Cosmology is a challenging topic. No single lesson can really do the topic justice, but you should have at least a foundation now that you can use if you do follow-up reading on your own. Discoveries related to dark energy may continue to happen in the next few years, so you may want to keep an eye out for those, in particular.
Activity 1 - Lesson 10 Quiz
First, please take the Web-based Lesson 10 quiz.
- Go to Canvas.
- Go to the "Lesson 10 Quiz" and complete the quiz.
Activity 2 - Discussion
For this activity, I want you to reflect on what we've covered in this lesson and to speculate about the Big Bang. Since this is a discussion activity, you will need to enter the discussion forum more than once in order to read and respond to others' postings.
Submitting your work
- Enter the "Big Bang" discussion forum in ANGEL.
- Post your ideas about teaching the topic of the Big Bang.
- Read postings by other ASTRO 801 students.
- Respond to at least one other posting by asking for clarification, asking a follow-up question, expanding on what has already been said, etc.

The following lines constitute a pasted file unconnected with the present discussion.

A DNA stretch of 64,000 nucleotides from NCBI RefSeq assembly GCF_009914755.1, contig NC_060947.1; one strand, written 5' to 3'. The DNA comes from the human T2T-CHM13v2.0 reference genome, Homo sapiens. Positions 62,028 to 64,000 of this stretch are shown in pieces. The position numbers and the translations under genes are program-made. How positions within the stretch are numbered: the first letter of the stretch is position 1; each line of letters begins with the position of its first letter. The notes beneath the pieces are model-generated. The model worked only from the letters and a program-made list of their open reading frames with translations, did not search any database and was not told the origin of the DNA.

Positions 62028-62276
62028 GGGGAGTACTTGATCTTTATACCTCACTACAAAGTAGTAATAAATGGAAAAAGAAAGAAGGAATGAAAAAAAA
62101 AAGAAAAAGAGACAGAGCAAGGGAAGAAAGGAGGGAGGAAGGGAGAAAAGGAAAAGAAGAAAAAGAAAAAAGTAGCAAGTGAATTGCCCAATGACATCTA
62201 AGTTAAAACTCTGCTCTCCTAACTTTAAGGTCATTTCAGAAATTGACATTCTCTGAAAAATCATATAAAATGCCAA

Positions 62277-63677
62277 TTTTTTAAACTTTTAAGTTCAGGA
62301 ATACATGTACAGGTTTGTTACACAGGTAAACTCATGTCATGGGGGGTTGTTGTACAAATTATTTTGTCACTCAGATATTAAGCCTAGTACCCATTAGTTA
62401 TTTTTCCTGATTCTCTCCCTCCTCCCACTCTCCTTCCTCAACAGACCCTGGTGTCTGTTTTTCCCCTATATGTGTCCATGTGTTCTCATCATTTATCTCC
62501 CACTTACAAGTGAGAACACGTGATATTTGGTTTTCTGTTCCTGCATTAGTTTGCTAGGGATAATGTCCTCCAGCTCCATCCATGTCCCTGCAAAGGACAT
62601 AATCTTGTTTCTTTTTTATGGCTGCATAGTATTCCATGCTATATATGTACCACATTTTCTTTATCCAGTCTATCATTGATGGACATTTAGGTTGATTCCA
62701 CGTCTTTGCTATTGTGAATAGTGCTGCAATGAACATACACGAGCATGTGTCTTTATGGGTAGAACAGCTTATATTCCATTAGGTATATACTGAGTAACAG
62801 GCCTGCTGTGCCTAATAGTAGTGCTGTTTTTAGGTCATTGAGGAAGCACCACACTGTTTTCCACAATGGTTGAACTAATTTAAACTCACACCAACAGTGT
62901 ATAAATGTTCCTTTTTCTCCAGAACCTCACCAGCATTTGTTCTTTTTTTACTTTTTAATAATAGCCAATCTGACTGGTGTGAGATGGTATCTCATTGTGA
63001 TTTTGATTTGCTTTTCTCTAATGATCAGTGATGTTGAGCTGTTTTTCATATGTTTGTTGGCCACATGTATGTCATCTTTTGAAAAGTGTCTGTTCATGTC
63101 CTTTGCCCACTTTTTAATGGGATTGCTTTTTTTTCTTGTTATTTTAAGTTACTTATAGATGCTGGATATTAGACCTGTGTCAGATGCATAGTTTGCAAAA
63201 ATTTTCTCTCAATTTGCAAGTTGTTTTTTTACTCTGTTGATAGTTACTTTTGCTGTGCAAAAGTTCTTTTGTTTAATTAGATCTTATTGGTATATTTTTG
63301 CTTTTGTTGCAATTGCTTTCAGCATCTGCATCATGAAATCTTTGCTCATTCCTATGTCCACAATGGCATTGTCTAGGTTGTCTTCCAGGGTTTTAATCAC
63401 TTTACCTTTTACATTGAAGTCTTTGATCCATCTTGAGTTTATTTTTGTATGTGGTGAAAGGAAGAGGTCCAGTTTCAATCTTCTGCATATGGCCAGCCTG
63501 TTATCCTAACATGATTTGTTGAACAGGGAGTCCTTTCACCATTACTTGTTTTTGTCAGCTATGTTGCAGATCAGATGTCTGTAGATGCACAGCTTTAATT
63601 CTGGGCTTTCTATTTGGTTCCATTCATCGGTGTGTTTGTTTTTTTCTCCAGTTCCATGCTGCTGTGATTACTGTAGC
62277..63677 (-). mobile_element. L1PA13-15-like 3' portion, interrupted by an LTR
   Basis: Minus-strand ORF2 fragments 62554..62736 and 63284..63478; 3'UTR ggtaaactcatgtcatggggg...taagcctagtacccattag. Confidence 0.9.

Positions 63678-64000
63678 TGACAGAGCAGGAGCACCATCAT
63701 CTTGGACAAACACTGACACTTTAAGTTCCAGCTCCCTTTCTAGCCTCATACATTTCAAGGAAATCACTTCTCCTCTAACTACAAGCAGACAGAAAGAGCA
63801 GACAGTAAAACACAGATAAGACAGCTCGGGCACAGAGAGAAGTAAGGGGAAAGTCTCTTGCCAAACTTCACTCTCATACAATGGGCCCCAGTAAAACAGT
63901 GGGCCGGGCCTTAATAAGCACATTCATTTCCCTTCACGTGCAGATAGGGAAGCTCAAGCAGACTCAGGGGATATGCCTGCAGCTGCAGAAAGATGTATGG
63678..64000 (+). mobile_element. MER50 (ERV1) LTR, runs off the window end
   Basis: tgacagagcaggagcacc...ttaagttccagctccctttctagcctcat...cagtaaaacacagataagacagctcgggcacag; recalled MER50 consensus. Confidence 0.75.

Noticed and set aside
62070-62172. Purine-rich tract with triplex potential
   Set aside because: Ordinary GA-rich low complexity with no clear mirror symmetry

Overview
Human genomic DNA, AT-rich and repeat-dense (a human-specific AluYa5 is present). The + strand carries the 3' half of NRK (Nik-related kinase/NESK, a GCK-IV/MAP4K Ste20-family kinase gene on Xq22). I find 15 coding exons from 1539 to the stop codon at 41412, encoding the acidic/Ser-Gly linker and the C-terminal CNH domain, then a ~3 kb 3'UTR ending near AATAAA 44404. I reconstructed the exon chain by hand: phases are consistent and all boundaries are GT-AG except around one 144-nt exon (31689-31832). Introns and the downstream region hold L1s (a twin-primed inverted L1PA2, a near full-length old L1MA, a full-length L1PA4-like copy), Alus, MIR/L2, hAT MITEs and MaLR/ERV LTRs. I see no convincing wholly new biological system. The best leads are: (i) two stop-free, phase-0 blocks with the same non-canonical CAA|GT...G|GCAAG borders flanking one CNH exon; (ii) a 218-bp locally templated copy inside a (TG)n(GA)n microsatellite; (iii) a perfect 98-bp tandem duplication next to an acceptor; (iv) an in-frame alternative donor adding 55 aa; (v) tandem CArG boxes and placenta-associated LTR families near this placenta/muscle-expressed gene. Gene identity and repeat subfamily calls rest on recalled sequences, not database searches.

You will be graded on the quality of your participation. See the grading rubric for specifics on how this assignment will be graded.
Activity 3 - Lab
During this week, you should complete the work you began on lab 3 last week.
- Under Lesson 10 in the Course Outline box (see menu bar at left), click on "Lab 3, Part 2".
- Continue the Hubble Deep Field Academy lab at Amazing Space.
- Write your lab report.
- Submit your lab report to the ANGEL dropbox called "Lab 3."
Reminder - Complete all of the lesson tasks!
You have finished the reading for Lesson 10. Double-check the list of requirements on the Lesson 10 Overview page to make sure you have completed all of the activities listed there before beginning the next lesson.
Tell us about it!
If there is anything you'd like to comment on, or add to, the lesson materials, feel free to post your thoughts below. For example, what did you have the most trouble with in this lesson? Was there anything useful here that you'd like to try in your own classroom?